UNICEF presents key report on challenges and opportunities for education and peacebuilding

TAGS: , , ,

© UNICEF/NYHQ2012/Malli Kamimura
From L to R: Susan Durston, Associate Director, Education Section; Colin Kirk, Director, Office of Evaluation; Alan Smith, University of Ulster; Mario Novelli, University of Sussex; Zeena Zakharia, Columbia University

By Shimali Senanayake

NEW YORK, 14 February 2012 – Education can play a crucial role in peacebuilding in all phases of conflict, a UNICEF-commissioned study has concluded, outlining how education can help prevent conflict and contribute to long-term peace.

A fundamental human right of a quality education for all children is most at risk during conflict situations. It is precisely at these times that education can impart knowledge and skills that provide protection and access to life-saving abilities. In the longer term, education can provide values and attitudes that offer the basis for addressing the multiple drivers of conflict.

The report titled “The Role of Education in Peacebuilding,” was presented on 9 February, to a packed room of United Nations experts, donors, human rights activists and aid workers.

“Education can do so much and play a vital and transformative role in societies through peacebuilding,” said Mario Novelli of the Centre for International Education, University of Sussex, who led the study together with Alan Smith of the University of Ulster. The study, managed by UNICEF’s Evaluation Office, was commissioned by UNICEF’s Education Section as part of its five-year Dutch-funded Education in Emergencies and Post-Crisis Transition (EEPCT) Programme.

According to the findings, education can intervene during conflicts through emergency schooling for displaced people and schools as zones of peace, in the immediate post-war period through school reconstruction and psycho-social support and in the medium-term post-conflict period through development and curricula reform.

“We must invest as much in prevention as in post-conflict situations ….invest in systems to overcome obstacles as much as in challenges…invest in people and therefore the norms that entrench them that go beyond peacebuilding and peace keeping,” said Nicholas Alipui, UNICEF’s Director of Programmes, opening the event.

Mr. Alipui thanked the Dutch government for its steadfast support and strong partnership during UNICEF’s EEPCT programme and its transition into a new education and peacebuilding programme.

“Peacebuilding is central to achieving progress in the Millennium Development Goals,” said Corien Sips of the Government of the Netherlands. “And we believe education is a core component in building sustainable peace.”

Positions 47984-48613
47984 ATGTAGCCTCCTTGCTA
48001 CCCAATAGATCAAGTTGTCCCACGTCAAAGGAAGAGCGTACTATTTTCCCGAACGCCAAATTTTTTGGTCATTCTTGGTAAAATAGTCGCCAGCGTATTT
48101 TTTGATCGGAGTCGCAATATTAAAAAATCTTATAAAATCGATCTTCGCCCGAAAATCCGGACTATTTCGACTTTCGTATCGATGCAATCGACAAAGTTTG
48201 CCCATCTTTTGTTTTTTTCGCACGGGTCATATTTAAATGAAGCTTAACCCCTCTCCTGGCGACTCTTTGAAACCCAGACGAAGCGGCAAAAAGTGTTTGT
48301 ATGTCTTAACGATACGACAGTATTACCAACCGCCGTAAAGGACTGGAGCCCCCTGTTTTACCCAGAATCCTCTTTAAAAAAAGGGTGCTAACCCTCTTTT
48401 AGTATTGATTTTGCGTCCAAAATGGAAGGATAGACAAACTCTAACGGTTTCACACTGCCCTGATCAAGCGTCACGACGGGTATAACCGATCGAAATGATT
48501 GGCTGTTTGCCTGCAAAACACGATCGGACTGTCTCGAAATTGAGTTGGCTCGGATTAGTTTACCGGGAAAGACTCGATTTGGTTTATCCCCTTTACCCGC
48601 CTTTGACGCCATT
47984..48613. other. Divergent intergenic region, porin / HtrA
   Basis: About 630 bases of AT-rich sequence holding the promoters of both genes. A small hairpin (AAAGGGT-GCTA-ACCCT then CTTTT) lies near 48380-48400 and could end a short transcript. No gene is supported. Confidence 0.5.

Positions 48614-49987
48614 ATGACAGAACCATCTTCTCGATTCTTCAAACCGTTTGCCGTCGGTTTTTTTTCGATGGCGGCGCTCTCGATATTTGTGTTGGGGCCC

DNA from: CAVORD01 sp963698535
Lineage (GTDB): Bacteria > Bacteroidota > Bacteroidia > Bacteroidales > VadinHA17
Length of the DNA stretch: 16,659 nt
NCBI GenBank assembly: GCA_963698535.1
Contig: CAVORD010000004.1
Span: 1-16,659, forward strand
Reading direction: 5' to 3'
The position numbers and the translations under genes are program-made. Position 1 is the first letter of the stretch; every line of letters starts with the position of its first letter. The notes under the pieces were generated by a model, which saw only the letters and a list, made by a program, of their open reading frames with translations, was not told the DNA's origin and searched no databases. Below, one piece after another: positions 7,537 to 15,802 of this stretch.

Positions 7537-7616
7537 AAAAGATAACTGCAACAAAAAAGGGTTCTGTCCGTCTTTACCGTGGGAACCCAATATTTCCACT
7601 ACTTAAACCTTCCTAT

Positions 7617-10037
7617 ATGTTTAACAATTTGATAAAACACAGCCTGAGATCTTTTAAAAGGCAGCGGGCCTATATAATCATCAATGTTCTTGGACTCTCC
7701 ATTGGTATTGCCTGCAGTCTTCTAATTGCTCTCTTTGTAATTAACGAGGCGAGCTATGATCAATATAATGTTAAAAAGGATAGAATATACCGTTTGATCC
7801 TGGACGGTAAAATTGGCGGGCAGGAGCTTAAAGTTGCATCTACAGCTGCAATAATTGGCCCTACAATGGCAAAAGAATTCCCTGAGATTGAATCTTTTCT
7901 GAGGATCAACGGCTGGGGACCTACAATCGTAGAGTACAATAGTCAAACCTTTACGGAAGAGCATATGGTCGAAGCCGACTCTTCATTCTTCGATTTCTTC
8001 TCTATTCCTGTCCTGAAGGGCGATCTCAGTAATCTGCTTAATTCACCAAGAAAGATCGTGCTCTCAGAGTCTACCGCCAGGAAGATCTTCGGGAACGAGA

In 2011, a research team set out to collect evidence on how education interventions could have a stronger role in the UN peacebuilding architecture and, more specifically, how UNICEF can contribute effectively to peacebuilding through education.

Among the key findings were that the concept of peacebuilding remains underdeveloped and contested, even among UN agencies; security concerns dominate peacebuilding and marginalizes the role of education; weak, inequitable and segregated school systems can be and often are drivers of conflict.

Zeena Zakharia of the Columbia University and Mr. Smith were a part of the panel, while UNICEF’s Director of Emergency Operations, Louis-George Arsenault also spoke at the event.

Mr. Novelli said that UNICEF was well placed to make interventions in peacebuilding given its high level of credibility, strong civil society partnerships, its reputation as a lead agency in education and its rich national staff working in the field.

Key recommendations:

  • Develop a comprehensive policy paper on UNICEF’s commitment to peacebuilding.
  • Identify areas of common agreement with global partners on the contribution of education to peacebuilding in conflict-affected countries.
  • Carry out a short study to explore the extent to which UNICEF is integrated within UN peacebuilding, challenges and opportunities.
  • Capacity support for peacebuilding and conflict analysis within HQ and field offices.
  • At the outset, introduce education and peacebuilding in a limited number of countries.
  • Place greater emphasis on knowledge management and institutional learning.

The panelists commended UNICEF for already instituting changes in its education programming based on its recommendation and getting a head start, which they said reflected the organization’s commitment to peacebuilding.

“UNICEF is uniquely placed not only in delivering services but in community development,” said Susan Durston, Associate Director, Education Section in her closing remarks, “This new programming is going to help us not only to be more strategic but to also focus on our equity approach by drawing attention to the underprivileged and marginalized who are most at risk during conflict situations.”

Access the reports and listen to a podcast that discusses the role of education in building sustainable peace.

TAGS: , , ,

[…] has been a good year so far for peace education. Last February, UNICEF published a key report on the role of education in peacebuilding. In addition to several recommendations, the report concludes that education can play a crucial […]


Your email address will not be published. Required fields are marked *